Let’s be clear: Bebe was never quite good enough for Manchester United.
But the same is true of hundreds of players across Europe’s top leagues, not to mention dozens of others that have passed through Old Trafford in years gone by.
Does Bebe care? Not one jot, judging by how he celebrated his last-minute winner on his debut for Real Zaragoza – the latest chapter of a perfectly respectable career of a man who boasts cult hero status at more than one club.
Four days after arriving at the fallen giants, on loan from Rayo Vallecano, he appeared off the bench, tasked with breaking the deadlock away to Gerard Pique-owned FC Andorra.
Stepping up with less than a minute of injury time remaining, Bebe’s goal was that of a seasoned pro. Every action was carried out perfectly.
From the burst of acceleration to overlap with Giuliano Simeone – Diego’s youngest son, on loan from Atletico Madrid – to bending his rule beyond the helpless last defender, the deft first touch to bring it under control before the flawless finish into the bottom corner.
“Bebe came with limitations but there was a talent there. He had fantastic feet,” wrote Sir Alex Ferguson in his autobiography.
“He struck the ball with venom, off either foot, with no drawback. He was not the complete player, but we were coaching him to be better. On the big pitch his concept of team play needed work. With feet like his he was capable of scoring 20 goals a season.”
That never quite happened at Manchester United, but his latest goal was evidence of the ability Fergie saw in him as a youngster.
Even the way Bebe wheeled away, taking off his shirt and signalling to his team-mate to stay away and allow him the space to mark the moment with a little dance. How he instinctively knew where the pitchside camera would be. All of it completely seamless, as if this were the 500th goal of his career. Bread and butter.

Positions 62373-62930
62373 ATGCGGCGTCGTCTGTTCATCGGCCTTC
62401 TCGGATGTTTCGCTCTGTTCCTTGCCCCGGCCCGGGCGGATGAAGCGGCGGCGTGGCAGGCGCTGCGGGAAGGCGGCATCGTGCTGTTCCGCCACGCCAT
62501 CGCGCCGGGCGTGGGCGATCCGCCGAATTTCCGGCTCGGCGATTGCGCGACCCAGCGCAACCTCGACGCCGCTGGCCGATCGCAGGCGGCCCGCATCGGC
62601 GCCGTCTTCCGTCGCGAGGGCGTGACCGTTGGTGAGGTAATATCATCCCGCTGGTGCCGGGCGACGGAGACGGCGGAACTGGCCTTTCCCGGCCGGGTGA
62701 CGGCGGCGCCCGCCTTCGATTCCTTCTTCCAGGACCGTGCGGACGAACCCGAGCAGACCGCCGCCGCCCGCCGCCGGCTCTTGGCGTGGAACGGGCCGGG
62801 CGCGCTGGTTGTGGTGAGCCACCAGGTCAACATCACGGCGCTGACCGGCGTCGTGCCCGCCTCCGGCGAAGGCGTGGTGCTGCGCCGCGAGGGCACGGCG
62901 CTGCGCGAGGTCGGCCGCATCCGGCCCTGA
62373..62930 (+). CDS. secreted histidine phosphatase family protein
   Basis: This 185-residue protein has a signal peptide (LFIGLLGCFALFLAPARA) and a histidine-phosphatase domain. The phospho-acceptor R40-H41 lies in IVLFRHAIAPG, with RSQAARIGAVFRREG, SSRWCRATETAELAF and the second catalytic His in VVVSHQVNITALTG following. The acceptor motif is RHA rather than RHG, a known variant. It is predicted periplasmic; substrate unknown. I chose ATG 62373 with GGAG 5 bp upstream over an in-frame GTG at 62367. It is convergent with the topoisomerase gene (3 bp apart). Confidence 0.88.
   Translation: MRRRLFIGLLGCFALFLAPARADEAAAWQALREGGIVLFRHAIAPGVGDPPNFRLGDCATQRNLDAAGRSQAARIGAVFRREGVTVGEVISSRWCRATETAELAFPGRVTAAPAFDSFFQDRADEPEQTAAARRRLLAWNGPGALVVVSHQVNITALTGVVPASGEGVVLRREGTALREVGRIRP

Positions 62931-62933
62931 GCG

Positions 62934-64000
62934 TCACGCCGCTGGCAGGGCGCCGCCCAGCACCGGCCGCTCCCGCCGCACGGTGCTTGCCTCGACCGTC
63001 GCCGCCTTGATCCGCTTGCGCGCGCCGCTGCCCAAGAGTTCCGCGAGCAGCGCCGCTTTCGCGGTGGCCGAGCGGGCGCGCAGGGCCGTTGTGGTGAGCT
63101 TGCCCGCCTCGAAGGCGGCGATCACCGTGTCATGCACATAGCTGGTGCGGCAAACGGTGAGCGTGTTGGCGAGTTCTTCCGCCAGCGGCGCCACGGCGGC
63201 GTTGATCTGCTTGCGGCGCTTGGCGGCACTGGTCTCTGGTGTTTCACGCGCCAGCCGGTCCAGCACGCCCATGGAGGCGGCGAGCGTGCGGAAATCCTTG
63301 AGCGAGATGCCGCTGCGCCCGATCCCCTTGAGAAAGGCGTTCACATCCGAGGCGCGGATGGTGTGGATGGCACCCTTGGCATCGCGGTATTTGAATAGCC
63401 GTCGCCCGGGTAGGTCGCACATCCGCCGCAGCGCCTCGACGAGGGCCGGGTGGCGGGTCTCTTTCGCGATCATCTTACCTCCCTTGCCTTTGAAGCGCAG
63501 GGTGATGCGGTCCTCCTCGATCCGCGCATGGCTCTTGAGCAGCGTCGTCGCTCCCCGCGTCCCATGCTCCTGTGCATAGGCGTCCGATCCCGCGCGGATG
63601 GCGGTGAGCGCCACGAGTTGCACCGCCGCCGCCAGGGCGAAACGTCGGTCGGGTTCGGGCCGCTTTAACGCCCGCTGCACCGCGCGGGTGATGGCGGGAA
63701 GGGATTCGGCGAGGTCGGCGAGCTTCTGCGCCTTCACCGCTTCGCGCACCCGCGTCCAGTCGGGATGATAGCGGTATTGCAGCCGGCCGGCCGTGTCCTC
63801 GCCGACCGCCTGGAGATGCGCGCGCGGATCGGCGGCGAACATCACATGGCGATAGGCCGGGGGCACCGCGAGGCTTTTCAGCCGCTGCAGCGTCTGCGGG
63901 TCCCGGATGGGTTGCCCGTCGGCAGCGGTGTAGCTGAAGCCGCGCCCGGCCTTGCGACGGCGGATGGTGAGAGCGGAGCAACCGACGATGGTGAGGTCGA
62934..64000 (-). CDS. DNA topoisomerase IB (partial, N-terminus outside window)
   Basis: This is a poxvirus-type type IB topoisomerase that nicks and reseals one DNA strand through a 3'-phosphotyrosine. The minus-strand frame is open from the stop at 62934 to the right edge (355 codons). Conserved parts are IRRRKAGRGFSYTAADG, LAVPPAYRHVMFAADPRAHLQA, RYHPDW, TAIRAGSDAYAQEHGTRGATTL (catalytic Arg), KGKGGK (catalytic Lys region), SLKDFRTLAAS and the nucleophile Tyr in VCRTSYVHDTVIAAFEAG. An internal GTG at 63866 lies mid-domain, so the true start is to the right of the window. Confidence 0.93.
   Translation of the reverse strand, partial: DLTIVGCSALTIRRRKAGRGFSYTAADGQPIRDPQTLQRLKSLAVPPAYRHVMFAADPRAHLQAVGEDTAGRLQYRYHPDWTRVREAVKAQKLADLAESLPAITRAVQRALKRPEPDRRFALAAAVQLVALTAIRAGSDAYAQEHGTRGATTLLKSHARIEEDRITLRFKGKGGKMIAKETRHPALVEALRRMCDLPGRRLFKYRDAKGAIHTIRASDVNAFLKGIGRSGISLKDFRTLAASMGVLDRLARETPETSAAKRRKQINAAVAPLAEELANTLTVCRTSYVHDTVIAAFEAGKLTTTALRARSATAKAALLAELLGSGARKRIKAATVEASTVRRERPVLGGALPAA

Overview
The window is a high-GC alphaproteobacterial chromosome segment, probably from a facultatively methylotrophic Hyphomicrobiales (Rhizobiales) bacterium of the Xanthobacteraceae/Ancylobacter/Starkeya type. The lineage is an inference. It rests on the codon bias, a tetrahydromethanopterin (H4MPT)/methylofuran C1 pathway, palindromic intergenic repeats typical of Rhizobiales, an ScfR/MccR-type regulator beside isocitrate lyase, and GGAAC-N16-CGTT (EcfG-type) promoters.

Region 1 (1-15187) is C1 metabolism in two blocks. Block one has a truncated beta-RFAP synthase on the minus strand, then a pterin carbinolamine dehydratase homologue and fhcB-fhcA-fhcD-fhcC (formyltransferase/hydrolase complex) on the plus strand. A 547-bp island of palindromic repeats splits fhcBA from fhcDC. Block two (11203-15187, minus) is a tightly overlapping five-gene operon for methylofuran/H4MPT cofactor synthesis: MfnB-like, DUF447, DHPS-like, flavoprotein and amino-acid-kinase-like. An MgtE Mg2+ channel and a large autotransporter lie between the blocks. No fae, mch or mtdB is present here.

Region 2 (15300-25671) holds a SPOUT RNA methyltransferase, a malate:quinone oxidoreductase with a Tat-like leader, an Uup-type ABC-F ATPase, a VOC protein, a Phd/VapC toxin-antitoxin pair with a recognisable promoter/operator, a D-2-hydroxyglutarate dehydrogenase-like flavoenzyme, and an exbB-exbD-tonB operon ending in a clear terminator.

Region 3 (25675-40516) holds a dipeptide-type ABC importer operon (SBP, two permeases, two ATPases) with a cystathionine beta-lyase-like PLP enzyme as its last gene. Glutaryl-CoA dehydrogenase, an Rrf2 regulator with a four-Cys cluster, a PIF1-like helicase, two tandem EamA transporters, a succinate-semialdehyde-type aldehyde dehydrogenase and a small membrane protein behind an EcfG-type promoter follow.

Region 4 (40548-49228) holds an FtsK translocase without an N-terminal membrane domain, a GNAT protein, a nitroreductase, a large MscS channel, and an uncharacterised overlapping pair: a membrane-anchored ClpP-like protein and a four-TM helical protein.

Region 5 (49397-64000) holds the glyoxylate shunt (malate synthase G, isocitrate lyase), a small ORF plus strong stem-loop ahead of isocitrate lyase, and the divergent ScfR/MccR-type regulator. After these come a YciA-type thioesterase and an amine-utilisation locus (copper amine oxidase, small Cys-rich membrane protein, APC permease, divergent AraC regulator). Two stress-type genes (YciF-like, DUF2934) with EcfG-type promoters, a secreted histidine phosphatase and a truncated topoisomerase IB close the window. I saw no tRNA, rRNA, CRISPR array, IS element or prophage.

The peculiarities of Bebe’s backstory – from his upbringing as an orphan to the reports of taking part in a ‘homeless World Cup’ and the ridiculousness of him being signed by Sir Alex Ferguson – are always going to mark him out as a memorable case.
His story hasn’t quite been the dramatic fairytale of a Diego Maradona, who rose from abject poverty to become the world’s best footballer.
But it’s a remarkable tale nonetheless. He’s responded admirably to the setbacks of never quite making it United or Benfica, the club he grew up supporting, and made the most of his abilities wherever he’s been.
The winger has helped Rayo Vallecano get promoted twice. He’s made over 100 appearances in the Spanish top flight. After turning 30, he made his international debut for Cape Verde and has since scored three goals in seven appearances. He even boasts a Portuguese title on his CV, albeit without having a great deal to do with it.
Now 32 and approaching the twilight years of his career, Bebe is continuing to enjoy what the sport throws at him. Zaragoza are fighting to stay in the Spanish second tier and Bebe’s first act was to gift them three vital points.
Bebe continues to make himself useful, scoring goals and dancing away with a smile on his face and not caring in the slightest about being unfairly remembered as a joke.